PARIS -- "Ideas cannot be bought; Paris Saint-Germain are missing a lot of things."
For a man who has been out of professional football since 2005, two-time Champions League-winning former coach turned Mediaset pundit Arrigo Sacchi was spot on when delivering his damning verdict after the French capital outfit's 2-1 loss at home to Real Madrid in the Champions League round of 16 on Tuesday.
PSG's 5-2 aggregate defeat to the two-time defending continental champions at Parc des Princes ended their title aspirations early, like last season in Barcelona, but this time it arguably hurt more because it exposed the fact that the French giants learned nothing from their Catalan nightmare 12 months ago.
Sacchi is right: the Ligue 1 leaders are lacking ideas, leadership and any sort of positive direction, so they find themselves scratching their heads once again as they ponder how to get closer to the Champions League glory owners Oryx Qatar Sports Investments (QSI) crave.
Between 2013-16, PSG were solid quarterfinalists -- not a bad start when you consider that their 2012-13 foray into Europe was their first at the top table for nearly 10 years -- but since their elimination to the pre-Pep Guardiola-era Manchester City, Les Parisiens have been taking steps backwards on the pitch, despite creating the illusion that they are moving forward off it.
Two years on from their costly €22 million divorce from former coach Laurent Blanc, PSG will be looking for a new man to lead their lavishly assembled but underachieving squad. Current tactician Unai Emery is a dead man walking, and he sounds as much after watching his team capitulate to his compatriots in the Champions League in both of his two campaigns at the helm.
With Sacchi's words in mind, PSG need new inspiration. Between now and the start of next term's Champions League campaign, there are significant challenges for the capital club to overcome. UEFA's financial fair play (FFP) demands are likely to force the Championnat behemoth to part with some high-earning players (not such a bad thing), while they must maintain quality and fend off interest in star man Neymar -- once he has recovered from surgery after an ill-timed fractured metatarsal in his right foot.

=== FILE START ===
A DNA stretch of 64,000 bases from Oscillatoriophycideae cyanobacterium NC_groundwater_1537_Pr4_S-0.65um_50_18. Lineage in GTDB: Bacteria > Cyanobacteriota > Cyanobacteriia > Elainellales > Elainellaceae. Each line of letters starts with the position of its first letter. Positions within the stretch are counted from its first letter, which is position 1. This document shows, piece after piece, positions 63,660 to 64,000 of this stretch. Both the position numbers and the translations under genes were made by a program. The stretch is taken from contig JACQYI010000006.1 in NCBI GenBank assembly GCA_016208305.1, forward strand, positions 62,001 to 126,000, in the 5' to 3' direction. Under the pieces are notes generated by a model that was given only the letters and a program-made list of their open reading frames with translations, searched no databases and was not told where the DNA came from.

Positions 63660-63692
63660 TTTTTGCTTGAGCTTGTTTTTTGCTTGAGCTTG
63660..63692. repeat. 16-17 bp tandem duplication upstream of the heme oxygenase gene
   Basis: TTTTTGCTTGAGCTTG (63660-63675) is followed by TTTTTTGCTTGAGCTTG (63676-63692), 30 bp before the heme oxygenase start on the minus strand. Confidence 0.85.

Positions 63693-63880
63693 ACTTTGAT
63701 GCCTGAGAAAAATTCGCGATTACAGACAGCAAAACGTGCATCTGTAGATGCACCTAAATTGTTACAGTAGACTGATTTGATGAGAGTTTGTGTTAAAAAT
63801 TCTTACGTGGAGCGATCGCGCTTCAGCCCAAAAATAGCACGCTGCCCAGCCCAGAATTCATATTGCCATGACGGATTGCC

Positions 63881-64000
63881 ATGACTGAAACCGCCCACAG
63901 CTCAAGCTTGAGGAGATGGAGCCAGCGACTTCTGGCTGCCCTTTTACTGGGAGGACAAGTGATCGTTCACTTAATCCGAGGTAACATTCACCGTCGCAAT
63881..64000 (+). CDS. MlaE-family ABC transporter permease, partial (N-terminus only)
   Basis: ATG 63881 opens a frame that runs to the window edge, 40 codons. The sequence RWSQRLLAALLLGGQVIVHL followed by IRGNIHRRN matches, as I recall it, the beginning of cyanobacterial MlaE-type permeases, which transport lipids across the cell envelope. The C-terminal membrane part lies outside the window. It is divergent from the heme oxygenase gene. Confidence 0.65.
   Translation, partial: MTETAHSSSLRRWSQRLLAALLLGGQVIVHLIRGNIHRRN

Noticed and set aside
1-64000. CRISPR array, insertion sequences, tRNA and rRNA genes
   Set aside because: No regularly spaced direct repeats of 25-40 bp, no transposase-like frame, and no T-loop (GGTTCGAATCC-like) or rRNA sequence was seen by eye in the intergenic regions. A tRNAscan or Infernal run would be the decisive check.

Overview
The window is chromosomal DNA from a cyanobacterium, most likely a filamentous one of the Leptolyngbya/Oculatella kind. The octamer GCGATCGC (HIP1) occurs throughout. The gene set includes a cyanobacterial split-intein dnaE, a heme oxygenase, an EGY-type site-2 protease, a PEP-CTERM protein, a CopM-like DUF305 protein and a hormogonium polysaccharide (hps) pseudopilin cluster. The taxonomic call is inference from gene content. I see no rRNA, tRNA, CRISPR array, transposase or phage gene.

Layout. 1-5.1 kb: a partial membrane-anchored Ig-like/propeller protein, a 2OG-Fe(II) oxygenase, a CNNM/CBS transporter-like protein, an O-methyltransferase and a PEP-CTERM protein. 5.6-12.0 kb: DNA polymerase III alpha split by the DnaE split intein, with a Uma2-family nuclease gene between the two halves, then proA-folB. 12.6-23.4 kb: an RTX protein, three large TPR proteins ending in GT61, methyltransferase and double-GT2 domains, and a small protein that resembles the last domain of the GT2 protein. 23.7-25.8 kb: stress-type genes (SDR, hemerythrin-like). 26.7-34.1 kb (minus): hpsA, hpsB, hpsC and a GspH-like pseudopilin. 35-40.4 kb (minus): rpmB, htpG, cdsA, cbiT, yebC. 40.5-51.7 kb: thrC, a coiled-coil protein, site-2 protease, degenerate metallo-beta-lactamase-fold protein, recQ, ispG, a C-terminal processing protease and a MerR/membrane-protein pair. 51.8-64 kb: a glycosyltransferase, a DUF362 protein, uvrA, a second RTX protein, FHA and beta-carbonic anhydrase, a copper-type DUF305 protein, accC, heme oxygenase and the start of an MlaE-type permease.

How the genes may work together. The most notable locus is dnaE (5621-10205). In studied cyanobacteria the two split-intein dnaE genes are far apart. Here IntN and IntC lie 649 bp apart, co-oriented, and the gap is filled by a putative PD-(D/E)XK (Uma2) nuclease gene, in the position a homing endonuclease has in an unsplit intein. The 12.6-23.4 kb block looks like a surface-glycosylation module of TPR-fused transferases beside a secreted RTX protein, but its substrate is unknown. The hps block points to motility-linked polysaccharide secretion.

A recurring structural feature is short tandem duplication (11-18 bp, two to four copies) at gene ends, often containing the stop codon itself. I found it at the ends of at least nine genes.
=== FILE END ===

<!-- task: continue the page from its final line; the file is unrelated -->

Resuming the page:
It is a very valid point, and one that must be taken into account when making changes to the project this summer. There is no doubt that now is the right time to change coach, but it is also the right time to look at other areas of the hierarchy too.
With that in mind, the man PSG should trust to take over from Unai Emery as coach is Tottenham Hotspur's Mauricio Pochettino.
The Argentinian is a rising star in the world of coaches, and along with Chelsea's Antonio Conte, figures on PSG's shortlist of Emery replacements -- as sources have already told ESPN FC. The thought at PSG for some time has been that Emery will be replaced by Pochettino, with the only question being when a move will be made, and that time has now arrived.
Chairman and CEO Nasser Al-Khelaifi wants either somebody capable of commanding the respect of the players to produce better performances, akin to Real's Zinedine Zidane, or somebody offering fresh ideas, like City's Guardiola. Pochettino is in the latter category and, as well as having long-term potential because of his age, he crucially desires to one day coach the club for which he once played.
"My team is PSG -- I love PSG," the 46-year-old told SFR Sport last year. "I spent nearly three years there (2001-03). I spent some time, six months, with Bordeaux too but I was captain at PSG and that will always be special for me."
PSG need to capitalise on this and make the most of Spurs' failure to overcome Juventus to reach the Champions League quarterfinals by offering Pochettino the chance to fulfil one of his ambitions, but crucially to revitalise one of European football's most ambitious projects on the pitch.
The man from Murphy was perhaps a little naive during the Juve loss at Wembley, but has shown enough against the likes of Real (who were pushed into second in Group H by Pochettino's side) and Borussia Dortmund (who dropped into the Europa League) to confirm his status as one of the rising stars of the coaching world.
The former Espanyol and Southampton boss is young, dynamic, has a strong philosophy and would add some crucial identity to the PSG project, which has been missing since Blanc's departure and was perhaps even lacking before Le President was sacked.
Pochettino replacing Emery will not solve all of the club's issues, such as the future of certain overpaid and underperforming star names, as well as sporting director Antero Henrique and the alarming level of player power in the current squad, but it will get things moving in a different, more positive, direction. This summer is also a rare opportunity to preempt another European giant in snaring the coveted South American.
"PSG are only a group of players," Mediaset's Sacchi added on Tuesday. "The word 'game' may be abstract, difficult to describe, but it has made all the difference here.
"In Europe, you need the mentality but also the game. The game is like the score of a music and the scenario of a film. Music without a score is not possible. (Famed German playwright) Bertolt Brecht said that even the greatest actors need a director to express themselves fully."
If Neymar is the great actor, then Pochettino is the director to get the best out of the Brazilian and prevent QSI's ambitious dreams from descending into further nightmare.